From print version:
“The Curve at Melrose,” so named for the unusual bend in Seventh Avenue, is expected to bring hundreds of new residents to an area that’s seen some home prices double in just a few years.
Atop what was four acres of dirt for decades, apartment developer P.B. Bell is on schedule to open it’s 204 market-rate apartments in February. Studio, one, and two-bedroom models are available for pre-leasing. They range from $1200-$1550 on the project’s website.
“(Melrose) is a very eclectic, diverse, and hip neighborhood,” said Mike Trueman, V.P. of Development for Scottsdale-based P.B. Bell. “I’ve kinda fallen in love with it over the years.” Trueman has managed the project since Bell acquired the land in 2013. He’s been its public face at neighborhood meetings since plans were first filed with the city.
“Melrose gives you that urban feel, but it still has a very tight neigborhood,” he said in an interview with This Melrose Life. “If you go half a mile to Central Avenue you don’t have that.” Trueman worked with Melrose activists to design a project that complements the visual character of the area.
“We are very sensitive to neighborhoods,” He elaborated. “We design and build these as if we’re going to own them for a long time.” At five stories, the Curve’s slanted rooves, pastel highlights, and staggered façades nod to mid-century modern motifs. “We don’t mind standing out,” Trueman said. “But not like a sore thumb.”
Trueman said his company profits in the long run by investing in unique, memorable products. They plan to own and manage “The Curve” for several years.
Many merchants along the Melrose Mile welcome the new residents, though also see construction as a signal to preserve the neighborhood’s identity.
“I am very excited,” said Stacy Louis, owner of the dance club Stacy’s on Melrose immediately next door. “The Curve is going to bring me a lot of business.” The Curve is one of two structures being built next to Stacy’s. “I don’t want to see four more apartment complexes here,” Louis added. “I think it’s important to keep it neighborly.”
Bill Sandweg, owner of Copper Star Coffee two blocks away expressed a similar view. “I think (The Curve) is going to be great for the neighborhood,” he said. “But, I also share the fear of those who say ‘they’re building too many apartments.” Sandweg was speaking generally about dozens of multifamily projects across central Phoenix.
P.B. Bell, who recently opened the 244-bed “Escape” at 16th Street and Highland Ave., received national attention when they tried to tear down the now vacant Melrose Liquors building in front of “The Curve.”
Bell originally bought the irregularly shaped, pink and cyan parallelogram with plans to incorporate it into the apartment project, but decided to demolish it after design negotiations with the City of Phoenix. “Personally, I did not agree with that decision,” Trueman said. “I was overruled, so we applied for a demo permit and then, well, you know what happened.”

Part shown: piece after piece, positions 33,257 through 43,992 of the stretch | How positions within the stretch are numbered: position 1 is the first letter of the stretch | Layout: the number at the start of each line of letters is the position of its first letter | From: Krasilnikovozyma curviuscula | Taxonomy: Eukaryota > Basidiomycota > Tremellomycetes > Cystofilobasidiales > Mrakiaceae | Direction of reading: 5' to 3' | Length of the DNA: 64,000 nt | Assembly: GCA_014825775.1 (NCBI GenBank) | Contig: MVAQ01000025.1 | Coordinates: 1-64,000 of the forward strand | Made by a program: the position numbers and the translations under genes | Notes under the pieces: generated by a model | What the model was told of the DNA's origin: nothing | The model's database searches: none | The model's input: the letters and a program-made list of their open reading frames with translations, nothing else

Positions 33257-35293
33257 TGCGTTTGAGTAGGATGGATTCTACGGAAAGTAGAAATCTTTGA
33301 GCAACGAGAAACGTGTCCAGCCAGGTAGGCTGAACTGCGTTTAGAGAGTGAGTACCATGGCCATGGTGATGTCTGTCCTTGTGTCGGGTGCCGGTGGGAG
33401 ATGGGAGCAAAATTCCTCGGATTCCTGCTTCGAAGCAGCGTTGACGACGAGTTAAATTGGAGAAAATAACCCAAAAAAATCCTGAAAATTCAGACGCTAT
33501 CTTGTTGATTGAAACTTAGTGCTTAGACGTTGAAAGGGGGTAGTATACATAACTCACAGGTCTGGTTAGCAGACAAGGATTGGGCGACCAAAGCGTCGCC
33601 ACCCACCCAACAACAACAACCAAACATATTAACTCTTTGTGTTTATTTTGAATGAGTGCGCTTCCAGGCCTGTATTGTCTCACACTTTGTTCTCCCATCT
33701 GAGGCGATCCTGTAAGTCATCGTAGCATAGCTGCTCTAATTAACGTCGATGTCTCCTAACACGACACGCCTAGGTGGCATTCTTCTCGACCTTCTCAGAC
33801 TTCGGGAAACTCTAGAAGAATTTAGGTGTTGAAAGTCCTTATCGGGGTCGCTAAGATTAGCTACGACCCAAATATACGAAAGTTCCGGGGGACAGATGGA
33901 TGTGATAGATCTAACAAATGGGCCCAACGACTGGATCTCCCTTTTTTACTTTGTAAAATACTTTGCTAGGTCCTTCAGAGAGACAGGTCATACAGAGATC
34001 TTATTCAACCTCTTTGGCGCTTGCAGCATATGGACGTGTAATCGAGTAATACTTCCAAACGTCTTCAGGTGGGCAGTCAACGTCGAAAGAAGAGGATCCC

Over 1300 Melrose activists signed petitions to save the building.
“I got a call from a friend in Florida who read about it in U.S.A. Today,” Trueman said with a laugh. “He asked, ‘are you trying to tear down some liquor store?” After that, P.B. Bell entered into contract with restauranteur Rebecca Golden to re-adapt the liquor store into a bistro eatery.
Golden, who founded 32 Shea in North Phoenix, is marketing the upcoming cafe as “The Googie on Melrose,” a reference to the architectural style found in several buildings along 7th Ave. “We’re happy about it to be honest,” Trueman said. “(A public place) was our original plan.”
“The Curve” pencils out around $35 million, according to Trueman, about $1 million of which the comapany invested itself.
“P.B. Bell did not want to have a liquor store there,” he said. “It’s our front door.”
Bell acquired the liquor building and the several yards of paved lot around it when they purchased the dirt for “The Curve.”
“We wanted whatever’s going to go there to be an ammenity to both our project and the neighborhood,” he said.
Bell’s original plan featured three tiers of apartments that branched off a common spine, what Truman described as resembling an “E.”
“Personally, on this specific site, I liked (that) one,’ he said. “It allowed more exposure to the sunshine.”
Trueman said he could not remember exactly what City planners objected to, but Bell had to sacrifice some parking and a planned dog park to move forward with the current “donut” style footprint.
“I don’t think a dog park should be at your front door,” Trueman said. “This is a pretty predominant corner.”
After the public’s reaction to the liquor building, Bell went back to interviewing restaurant tenants.
Trueman said he is looking forward to Rebecca Golden’s bistro concept.
“Rebecca’s very sharp,” he said. “She’s got a different viewpoint on things, which is refreshing.”
Trueman said it was a lack of new construction in the Melrose area that attracted Bell.
“We’re not just there out of the kindness of our hearts,” he said candidly. “We’re going to offer something that’s not there.”
Coming soon: More on P.B. Bell’s “The Curve,” including audio of an interview with Truman.